Differentiated thyroid cancer is a rare disease in children and adolescents and manifests exclusively in the form of papillary thyroid cancer (PTC). We present a rare case of PTC who presented initially with lung symptoms and miliary nodules on chest X-ray. This case emphasises the important differential of miliary mottling of the lungs.
A 7-year-old girl presented with history of neck swelling and change in voice for the past 9 months and progressively worsening dyspnoea for 5 months. She was assessed elsewhere and treated with multiple courses of antibiotics without relief, as well as levothyroxine 50 µg daily for new hypothyroidism. Her initial thyroid function tests were not available.
There was a history of weight loss, but no cough or night sweats. There was no history of tuberculosis (TB) contact or environmental exposure. On examination, child was tachypnoeic, tachycardic and requiring oxygen. Her initial chest X-ray is shown in figure 1. She was initially treated as suspected TB rather than immunodeficiency with antitubercular drugs (rifampicin/isoniazid/pyrazinamide/streptomycin). Bronchoscopy was negative for TB, bacteria, fungus and malignant cells, with lung biopsy (shown in figures 2 and 3). HIV and quantiferon results were negative.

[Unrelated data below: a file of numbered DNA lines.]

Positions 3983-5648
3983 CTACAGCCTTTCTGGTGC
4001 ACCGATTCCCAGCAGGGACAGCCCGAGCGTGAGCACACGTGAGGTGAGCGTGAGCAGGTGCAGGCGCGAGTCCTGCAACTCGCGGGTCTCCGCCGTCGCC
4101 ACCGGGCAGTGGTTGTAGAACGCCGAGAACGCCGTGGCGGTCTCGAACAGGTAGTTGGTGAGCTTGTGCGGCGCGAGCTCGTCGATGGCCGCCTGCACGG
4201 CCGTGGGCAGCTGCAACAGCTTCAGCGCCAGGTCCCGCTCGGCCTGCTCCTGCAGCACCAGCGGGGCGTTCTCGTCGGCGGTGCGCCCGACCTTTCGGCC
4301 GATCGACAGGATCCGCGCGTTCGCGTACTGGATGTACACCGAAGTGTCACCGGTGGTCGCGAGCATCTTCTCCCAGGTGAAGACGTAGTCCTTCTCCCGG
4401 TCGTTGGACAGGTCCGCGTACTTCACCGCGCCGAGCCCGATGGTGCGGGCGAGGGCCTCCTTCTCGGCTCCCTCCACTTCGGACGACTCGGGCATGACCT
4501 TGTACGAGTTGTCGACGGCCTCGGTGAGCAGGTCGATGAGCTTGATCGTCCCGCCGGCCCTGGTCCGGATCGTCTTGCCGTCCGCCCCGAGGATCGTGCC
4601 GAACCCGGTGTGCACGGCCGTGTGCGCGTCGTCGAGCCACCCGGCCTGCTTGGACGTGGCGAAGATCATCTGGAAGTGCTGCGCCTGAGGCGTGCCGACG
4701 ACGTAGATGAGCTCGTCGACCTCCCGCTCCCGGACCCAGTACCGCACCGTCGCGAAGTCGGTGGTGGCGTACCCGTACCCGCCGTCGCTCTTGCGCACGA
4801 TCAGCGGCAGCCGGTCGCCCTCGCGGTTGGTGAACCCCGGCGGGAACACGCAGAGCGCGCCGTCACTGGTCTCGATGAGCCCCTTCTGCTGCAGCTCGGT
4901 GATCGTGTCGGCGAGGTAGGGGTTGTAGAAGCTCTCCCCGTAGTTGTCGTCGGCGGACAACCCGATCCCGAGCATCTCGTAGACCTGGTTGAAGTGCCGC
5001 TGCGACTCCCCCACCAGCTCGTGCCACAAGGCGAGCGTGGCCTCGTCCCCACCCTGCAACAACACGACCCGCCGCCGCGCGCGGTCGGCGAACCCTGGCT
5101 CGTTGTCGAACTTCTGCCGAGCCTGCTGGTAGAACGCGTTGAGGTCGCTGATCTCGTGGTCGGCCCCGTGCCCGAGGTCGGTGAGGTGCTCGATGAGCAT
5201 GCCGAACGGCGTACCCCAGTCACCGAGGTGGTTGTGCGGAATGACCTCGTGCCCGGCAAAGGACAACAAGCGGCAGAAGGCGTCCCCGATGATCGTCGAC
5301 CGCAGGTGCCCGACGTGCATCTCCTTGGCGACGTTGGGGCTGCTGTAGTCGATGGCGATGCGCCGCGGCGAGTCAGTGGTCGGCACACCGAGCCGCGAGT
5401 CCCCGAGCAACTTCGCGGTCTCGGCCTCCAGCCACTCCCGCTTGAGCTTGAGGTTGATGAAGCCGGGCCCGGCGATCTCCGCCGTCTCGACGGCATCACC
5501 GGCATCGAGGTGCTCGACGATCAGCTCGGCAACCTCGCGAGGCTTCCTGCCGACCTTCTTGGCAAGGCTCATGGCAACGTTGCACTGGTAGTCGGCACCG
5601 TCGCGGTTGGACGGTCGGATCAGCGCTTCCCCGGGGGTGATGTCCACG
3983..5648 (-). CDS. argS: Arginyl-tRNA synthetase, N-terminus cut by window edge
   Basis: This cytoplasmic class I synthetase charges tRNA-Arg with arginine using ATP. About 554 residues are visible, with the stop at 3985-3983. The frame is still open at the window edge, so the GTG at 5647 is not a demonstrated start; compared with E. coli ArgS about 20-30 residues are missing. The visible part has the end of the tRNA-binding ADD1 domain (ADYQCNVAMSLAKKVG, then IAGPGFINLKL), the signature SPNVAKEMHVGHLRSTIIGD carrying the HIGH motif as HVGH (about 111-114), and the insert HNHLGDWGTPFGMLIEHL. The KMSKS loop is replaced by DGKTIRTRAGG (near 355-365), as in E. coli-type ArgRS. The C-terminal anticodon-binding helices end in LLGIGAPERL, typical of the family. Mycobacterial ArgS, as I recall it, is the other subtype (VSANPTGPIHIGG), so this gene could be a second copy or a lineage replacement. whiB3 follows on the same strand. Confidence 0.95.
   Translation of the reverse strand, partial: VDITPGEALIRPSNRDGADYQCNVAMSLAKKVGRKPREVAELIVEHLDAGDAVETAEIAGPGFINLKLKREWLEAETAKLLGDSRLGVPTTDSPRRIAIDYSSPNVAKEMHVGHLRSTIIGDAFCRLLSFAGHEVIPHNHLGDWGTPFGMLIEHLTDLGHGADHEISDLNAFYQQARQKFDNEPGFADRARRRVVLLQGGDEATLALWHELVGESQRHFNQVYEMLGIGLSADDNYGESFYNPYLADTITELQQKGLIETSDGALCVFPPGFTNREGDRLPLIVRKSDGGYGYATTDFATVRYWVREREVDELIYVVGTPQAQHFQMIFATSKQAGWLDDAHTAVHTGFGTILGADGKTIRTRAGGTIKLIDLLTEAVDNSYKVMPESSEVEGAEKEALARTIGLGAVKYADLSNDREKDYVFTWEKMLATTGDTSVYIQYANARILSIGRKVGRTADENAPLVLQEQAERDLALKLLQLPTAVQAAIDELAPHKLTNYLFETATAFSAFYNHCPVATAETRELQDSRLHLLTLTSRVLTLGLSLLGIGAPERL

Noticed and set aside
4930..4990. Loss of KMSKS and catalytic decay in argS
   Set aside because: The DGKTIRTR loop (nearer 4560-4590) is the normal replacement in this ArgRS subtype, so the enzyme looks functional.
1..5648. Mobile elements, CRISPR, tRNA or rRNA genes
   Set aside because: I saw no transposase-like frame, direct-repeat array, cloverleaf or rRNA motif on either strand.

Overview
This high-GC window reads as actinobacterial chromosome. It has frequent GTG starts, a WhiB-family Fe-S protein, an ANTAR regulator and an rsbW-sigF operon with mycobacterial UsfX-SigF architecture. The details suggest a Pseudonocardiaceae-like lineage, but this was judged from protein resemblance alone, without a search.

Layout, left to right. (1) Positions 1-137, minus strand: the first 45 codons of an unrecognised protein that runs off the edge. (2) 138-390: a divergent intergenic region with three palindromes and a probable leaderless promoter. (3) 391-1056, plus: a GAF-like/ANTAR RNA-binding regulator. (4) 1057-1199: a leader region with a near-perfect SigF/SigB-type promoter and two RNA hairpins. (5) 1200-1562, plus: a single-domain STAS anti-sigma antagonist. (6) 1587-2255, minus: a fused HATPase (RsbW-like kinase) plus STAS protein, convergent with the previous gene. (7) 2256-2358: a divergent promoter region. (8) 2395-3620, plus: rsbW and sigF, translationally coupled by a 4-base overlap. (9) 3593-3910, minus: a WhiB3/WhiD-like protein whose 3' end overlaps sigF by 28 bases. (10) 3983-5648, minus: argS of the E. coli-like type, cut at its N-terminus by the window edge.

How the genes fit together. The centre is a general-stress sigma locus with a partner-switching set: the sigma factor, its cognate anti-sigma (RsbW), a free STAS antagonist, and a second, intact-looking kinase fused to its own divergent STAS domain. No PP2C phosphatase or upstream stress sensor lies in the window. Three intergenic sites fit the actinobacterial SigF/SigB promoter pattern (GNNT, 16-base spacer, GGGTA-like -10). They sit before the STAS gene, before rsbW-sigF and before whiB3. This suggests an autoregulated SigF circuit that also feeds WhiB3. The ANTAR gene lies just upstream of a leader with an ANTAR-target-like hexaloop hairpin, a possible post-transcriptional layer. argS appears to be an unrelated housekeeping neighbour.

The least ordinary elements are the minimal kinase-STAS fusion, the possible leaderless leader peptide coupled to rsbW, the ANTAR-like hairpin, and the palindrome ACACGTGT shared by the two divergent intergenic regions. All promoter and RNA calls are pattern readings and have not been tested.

The thyroid profile done while on levothyroxine was as below:
TSH: 14.7 mill IU/L (0.6–4.1).
Free T3: 5.2 pmol/L (4.10–7.90).
Free T4: 15.2 pmol/L (11.6–32.8).
Thyroglobulin: 31 µg/L (1.40–78).
TPO Ab: >600 IU/mL (normal high ≤34).
Thyroglobulin Ab: >4000 (normal high ≤115).
What is the abnormality in the chest X-ray and possible differential diagnosis?
The family asks you: what is the diagnosis and treatment? Are there any side effects? What is the likely outcome?
- general paediatrics
Statistics from Altmetric.com
If you wish to reuse any or all of this article please use the link below which will take you to the Copyright Clearance Center’s RightsLink service. You will be able to get a quick price and instant permission to reuse the content in many different ways.